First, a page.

Conclusions: Landsat time series analysis was a useful means of describing and analyzing post-fire vegetation recovery across mixed-severity wildfire extents. We demonstrated that a relationship exists between post-fire vegetation recovery and climate in temperate ecosystems of western North America. Our methods could be applied to other burned landscapes for which spatially explicit measurements of post-fire vegetation recovery are needed.

Tree regeneration following wildfires in the western US: a review

Authored by C. Stevens-Rumann; Published 2019

Background: Wildfires, like many disturbances, can be catalysts for ecosystem change. Given projected climate change, tree regeneration declines and ecosystem shifts following severe wildfires are predicted. We reviewed scientific literature on post-fire tree regeneration to understand where and why no or few trees established. We wished to distinguish sites that won’t regenerate to trees because of changing climate from sites where trees could grow post fire if they had a seed source or were planted, thus supporting forest ecosystem services for society and nature, such as timber supply, habitat, watershed protection, and carbon storage.

Results: Our literature review showed that little to no post-fire tree regeneration was more common in low-elevation, dry forest types than in high-elevation forest types. However, depending on the region and species, low tree regeneration was also observed in high elevation, moist forests. Regeneration densities varied by species and seedling densities were attributed to distances to a seed source, water stress or precipitation, elevation, slope, aspect, and plant competition. Our findings provide land managers with two primary considerations to offset low tree regeneration densities. First, we supply a decision support tool of where to plant tree seedling in large high severity burned patches. Second, we recommend possibilities for mitigating and limiting large high severity burned patches to increase survival of trees to be sources of seed for natural regeneration.

Conclusions: Few or no tree seedlings are establishing on some areas of the 150+ forest fires sampled across western US, suggesting that forests may be replaced by shrublands and grasslands, especially where few seed source trees survived the wildfires. Key information gaps on how species will respond to continued climate change, repeated disturbances, and other site factors following wildfires currently limit our ability to determine future trends in forest regeneration. We provide a decision tree to assist managers in prioritizing post-fire reforestation. We emphasize prioritizing the interior of large burned patches and considering current and future climate in deciding what, when, and where to plant trees. Finally, managing fires and forests for more seed-source tree survival will reduce large, non-forested areas following wildfires where post-fire management may be necessary.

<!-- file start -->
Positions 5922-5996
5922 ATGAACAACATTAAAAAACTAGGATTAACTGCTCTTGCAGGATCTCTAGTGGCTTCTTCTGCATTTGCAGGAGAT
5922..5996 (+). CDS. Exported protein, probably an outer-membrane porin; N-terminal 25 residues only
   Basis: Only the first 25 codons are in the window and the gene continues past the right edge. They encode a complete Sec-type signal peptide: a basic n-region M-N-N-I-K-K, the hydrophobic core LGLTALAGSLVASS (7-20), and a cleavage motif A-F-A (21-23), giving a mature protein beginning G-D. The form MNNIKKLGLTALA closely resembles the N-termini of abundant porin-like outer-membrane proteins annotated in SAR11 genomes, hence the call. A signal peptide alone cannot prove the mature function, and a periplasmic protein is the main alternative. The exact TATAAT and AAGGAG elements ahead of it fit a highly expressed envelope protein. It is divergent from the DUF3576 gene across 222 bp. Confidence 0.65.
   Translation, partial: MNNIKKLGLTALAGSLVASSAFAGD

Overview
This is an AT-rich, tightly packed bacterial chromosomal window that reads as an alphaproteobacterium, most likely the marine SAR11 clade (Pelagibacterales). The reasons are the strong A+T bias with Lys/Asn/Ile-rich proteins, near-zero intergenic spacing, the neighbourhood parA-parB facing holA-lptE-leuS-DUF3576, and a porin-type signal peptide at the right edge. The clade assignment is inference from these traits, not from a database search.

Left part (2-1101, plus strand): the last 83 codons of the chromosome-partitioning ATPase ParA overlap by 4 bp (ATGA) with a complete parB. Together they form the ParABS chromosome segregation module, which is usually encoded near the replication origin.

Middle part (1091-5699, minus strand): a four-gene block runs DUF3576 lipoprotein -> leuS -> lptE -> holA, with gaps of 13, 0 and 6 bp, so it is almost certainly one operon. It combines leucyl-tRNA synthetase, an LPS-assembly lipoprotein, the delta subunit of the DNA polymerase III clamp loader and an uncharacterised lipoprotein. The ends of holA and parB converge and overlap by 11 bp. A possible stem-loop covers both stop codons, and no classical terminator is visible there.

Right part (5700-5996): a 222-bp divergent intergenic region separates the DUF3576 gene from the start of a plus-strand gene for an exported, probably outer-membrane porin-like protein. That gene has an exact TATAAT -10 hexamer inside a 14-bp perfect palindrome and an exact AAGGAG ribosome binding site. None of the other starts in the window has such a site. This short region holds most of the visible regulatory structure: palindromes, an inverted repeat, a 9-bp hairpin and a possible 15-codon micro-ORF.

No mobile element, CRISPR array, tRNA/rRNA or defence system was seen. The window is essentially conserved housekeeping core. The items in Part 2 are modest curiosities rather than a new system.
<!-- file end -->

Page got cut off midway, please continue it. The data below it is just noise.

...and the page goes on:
Exploring the influence of local social context on strategies for achieving Fire Adapted Communities

Authored by T.B. Paveglio; Published 2019

There is a growing recognition that the social diversity of communities at risk from wildland fire may necessitate divergent combinations of policies, programs and incentives that allow diverse populations to promote fire adapted communities (FACs). However, there have been few coordinated research efforts to explore the perceived utility and effectiveness of various options for FACs among residents, professionals, and local officials in disparate communities with different social contexts. The research presented here attempts to systematically explore the combination of local social factors that influence support for coordinated wildfire risk management across locations. We conducted 19 interactive focus groups across five communities spanning five Western U.S. states using a mixed-method design that allowed for the collection of quantitative and qualitative data. Results indicate a number of significant differences in effectiveness ratings for adaptation approaches across communities, including requirement of vegetation mitigations on private properties, fostering Firewise communities, and zoning efforts in fire-prone areas. We used qualitative data to help explain the differences between communities as a function of unique local social context operating in each location. We also compare our results with existing frameworks promoting community “archetypes” to evaluate their continued use in wildfire management planning or response.